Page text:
Shakespeare Homeschool Unit – A Midsummer Night’s Dream and More

This year to share our homeschooling journey, I am going to post updates on our unit studies we do, rather than on a month to month basis like I have in the past. I figure it is more helpful for you other homeschooling mama’s and dad’s out there who are looking for ideas/sparks for your own homeschool journey.


Lucy(9) was the spark behind starting the year off with an introduction to Shakespeare. She had really enjoyed these two graphic novels by Ian Lendler that are based on the plays but made for kids. They led to lots of questions about who Shakespeare was and what his plays were about. So we decided to jump in and start off the year with a little Shakespeare study.

Image result for zoo macbeth graphic novelRelated image

Thanks to my own parents (who read it aloud to us when we were kids) and the book “How to Teach your Children Shakespeare” by Ken Ludwig, we decided to start with Midsummer Nights Dream. It is lighthearted and silly with themes and content that can be understood by kids (mine are 9,7,3, and 1).

One of the things Ken suggests is to memorize passages – which takes knowing the subtleties of meaning and words to a whole other level. Here is the passage we worked on memorizing –

Because the passage has so many flower references, we spent some time illustrating the different flowers and learning what each flower looked like – touching and smelling some out of our own garden. And then we also learned about how flowers work in this lovely book by Gail Gibbons

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And this enchanting one by Rita Gray and illustrated by Kenard Pak

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I made some pretty little printouts to show and talk about each of the different plants referenced. Feel free to print your own and use them for personal use if you want. Here is the pdf if you would like a copy —-> Shakespeare flowers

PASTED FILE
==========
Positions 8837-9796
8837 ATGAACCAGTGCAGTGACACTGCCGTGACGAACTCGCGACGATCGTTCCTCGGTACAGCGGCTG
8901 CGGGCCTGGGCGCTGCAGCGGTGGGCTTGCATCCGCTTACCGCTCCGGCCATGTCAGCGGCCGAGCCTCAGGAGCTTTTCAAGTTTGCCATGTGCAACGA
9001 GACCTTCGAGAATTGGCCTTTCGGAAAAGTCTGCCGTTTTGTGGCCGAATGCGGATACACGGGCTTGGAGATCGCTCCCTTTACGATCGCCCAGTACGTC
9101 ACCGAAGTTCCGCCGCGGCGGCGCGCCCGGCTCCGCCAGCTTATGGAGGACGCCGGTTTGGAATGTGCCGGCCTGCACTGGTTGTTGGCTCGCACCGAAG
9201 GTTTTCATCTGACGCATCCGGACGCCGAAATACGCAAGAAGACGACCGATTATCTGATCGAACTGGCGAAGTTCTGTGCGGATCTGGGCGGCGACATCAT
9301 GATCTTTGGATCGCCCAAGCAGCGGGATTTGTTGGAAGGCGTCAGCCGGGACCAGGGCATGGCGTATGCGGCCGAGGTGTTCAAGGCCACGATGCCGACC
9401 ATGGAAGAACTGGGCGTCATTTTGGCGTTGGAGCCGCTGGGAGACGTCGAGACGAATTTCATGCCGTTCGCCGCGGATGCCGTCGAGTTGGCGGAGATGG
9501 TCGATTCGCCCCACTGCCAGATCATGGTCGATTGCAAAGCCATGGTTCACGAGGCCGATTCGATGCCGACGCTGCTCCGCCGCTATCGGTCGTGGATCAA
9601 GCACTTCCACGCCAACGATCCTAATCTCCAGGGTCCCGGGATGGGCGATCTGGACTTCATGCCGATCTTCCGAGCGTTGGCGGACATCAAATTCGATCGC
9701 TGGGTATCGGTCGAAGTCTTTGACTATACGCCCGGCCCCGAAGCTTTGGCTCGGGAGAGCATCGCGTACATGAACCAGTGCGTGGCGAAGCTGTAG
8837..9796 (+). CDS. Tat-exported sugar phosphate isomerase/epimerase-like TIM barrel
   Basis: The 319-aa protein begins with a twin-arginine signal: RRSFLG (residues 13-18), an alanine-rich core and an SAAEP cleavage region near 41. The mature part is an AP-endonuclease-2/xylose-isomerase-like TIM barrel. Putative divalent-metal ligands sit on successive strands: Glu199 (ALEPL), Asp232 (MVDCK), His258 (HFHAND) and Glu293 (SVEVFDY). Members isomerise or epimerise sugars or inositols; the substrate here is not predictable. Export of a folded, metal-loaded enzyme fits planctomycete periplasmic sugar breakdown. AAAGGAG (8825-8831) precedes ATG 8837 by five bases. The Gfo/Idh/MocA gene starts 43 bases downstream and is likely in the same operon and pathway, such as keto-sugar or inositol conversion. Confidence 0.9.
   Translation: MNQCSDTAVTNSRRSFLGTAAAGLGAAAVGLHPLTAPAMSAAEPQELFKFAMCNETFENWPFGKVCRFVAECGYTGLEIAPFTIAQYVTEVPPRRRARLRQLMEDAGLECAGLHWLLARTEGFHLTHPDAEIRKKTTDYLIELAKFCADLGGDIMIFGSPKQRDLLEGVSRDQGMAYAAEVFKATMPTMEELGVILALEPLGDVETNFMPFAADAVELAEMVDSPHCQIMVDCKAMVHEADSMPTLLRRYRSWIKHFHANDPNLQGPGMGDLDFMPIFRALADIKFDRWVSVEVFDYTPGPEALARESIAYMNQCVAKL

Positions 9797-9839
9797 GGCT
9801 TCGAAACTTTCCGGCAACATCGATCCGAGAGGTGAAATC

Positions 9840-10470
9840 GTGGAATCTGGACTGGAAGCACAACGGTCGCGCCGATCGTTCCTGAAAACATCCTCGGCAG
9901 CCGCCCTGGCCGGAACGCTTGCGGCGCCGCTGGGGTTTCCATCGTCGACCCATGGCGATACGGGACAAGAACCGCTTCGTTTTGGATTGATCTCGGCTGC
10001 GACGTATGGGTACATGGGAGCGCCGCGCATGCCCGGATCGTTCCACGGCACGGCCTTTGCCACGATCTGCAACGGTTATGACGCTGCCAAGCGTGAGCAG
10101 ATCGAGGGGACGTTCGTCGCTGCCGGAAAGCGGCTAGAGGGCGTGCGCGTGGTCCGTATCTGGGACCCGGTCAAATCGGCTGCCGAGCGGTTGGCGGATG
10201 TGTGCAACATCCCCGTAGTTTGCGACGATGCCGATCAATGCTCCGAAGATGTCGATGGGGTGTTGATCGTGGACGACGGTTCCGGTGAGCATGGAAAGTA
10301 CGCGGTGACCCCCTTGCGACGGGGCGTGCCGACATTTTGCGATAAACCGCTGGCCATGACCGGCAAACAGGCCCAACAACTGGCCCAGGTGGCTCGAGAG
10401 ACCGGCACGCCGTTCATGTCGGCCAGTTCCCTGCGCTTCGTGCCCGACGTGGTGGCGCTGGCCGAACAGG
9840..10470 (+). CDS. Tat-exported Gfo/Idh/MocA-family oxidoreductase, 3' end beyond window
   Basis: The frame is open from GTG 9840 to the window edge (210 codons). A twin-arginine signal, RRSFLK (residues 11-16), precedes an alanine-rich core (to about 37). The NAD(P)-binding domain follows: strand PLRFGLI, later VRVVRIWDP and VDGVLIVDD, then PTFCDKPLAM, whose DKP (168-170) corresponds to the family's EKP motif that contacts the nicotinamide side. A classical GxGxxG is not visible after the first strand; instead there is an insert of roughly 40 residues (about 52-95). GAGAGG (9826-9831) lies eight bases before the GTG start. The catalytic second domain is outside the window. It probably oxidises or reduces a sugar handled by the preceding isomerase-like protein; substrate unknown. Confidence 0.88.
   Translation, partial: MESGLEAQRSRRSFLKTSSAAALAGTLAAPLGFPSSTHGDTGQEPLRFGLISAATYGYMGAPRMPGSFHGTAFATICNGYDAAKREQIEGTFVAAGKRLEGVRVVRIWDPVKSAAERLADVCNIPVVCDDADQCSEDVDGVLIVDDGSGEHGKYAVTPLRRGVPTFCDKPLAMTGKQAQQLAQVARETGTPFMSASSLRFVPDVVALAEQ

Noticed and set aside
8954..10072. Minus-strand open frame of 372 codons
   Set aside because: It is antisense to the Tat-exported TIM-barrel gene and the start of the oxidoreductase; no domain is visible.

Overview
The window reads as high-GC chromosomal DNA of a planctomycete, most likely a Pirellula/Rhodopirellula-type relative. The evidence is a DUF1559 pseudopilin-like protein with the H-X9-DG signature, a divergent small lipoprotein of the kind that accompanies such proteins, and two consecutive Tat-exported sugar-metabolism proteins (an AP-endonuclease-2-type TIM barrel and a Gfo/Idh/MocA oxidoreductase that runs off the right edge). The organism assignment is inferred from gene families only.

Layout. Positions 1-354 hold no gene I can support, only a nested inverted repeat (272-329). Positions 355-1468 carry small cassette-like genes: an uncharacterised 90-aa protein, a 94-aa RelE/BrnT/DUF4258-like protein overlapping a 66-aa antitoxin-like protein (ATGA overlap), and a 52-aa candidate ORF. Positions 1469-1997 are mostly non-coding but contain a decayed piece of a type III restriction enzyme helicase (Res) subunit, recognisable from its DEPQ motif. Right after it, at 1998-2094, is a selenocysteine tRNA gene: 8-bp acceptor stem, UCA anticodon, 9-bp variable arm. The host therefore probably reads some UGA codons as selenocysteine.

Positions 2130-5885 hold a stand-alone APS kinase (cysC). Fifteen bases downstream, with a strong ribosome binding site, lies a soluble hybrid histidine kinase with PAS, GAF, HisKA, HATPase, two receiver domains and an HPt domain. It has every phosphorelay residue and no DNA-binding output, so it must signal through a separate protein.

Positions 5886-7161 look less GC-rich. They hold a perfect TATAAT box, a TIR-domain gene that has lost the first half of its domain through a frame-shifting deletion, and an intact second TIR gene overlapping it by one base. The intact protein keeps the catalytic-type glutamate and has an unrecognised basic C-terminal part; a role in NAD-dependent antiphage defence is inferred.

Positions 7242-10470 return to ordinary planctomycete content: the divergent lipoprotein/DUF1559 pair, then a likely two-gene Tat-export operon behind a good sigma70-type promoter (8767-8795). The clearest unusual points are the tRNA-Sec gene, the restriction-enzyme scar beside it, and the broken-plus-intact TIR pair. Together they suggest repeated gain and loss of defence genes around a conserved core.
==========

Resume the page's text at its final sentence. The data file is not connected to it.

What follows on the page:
Speaking of printables, thank you Phee McFaddell for sharing the fun printable paper dolls. They were the perfect thing to work on while reading the original Midsummer Night’s Dream play (I only wish there were a few more of the characters! – we improvised and made our own Lysander, Hermia, Demeter, and Helena).

For the reading of the actual play, we would read a couple of scenes in the original Shakespeare, and then switch and read the same part of the story in this kids version. Lucy also jumped ahead and read several of the other stories in the collection.

By switching back and forth between the two, it made it much easier for them to understand the difficult language of the original version.

Shakespeare Childrens Story Collection 16 Books Box | Andrew Matthews Tony Ross

Here are the books we used all together –

Along with the literature side, we learned some history of the era following Susan Wise Bauer’s “Story of the World”. She has an awesome chapter on the Elizabethan Era and also one on Shakespeare. (I think this series has the WORST cover design ha ha with some of the BEST content. The activities companion book has some seriously awesome and creative ideas that go a long with the history).

The Story of the World, 4 Volume Set - By: Susan Wise Bauer

As well as doing some map work, and some coloring pages from the book, the girls chose to learn about 1200’s remedies and potions

The Shakespeare chapter also talked about stage fighting which was perfect because Lucy has been doing fencing lessons this month, which she LOVES

As well as stage fighting, we pulled from this awesome list of drama games and had a great time learning stage directions, playing improv, and miming.

(The only photo I could find of this was of Tim, ha ha)

We decided to wait on watching Shakespeare in Love (partly because I love that movie so much and I want to save it for when they are a little older), but we did watch the clip from the end with Queen Elizabeth.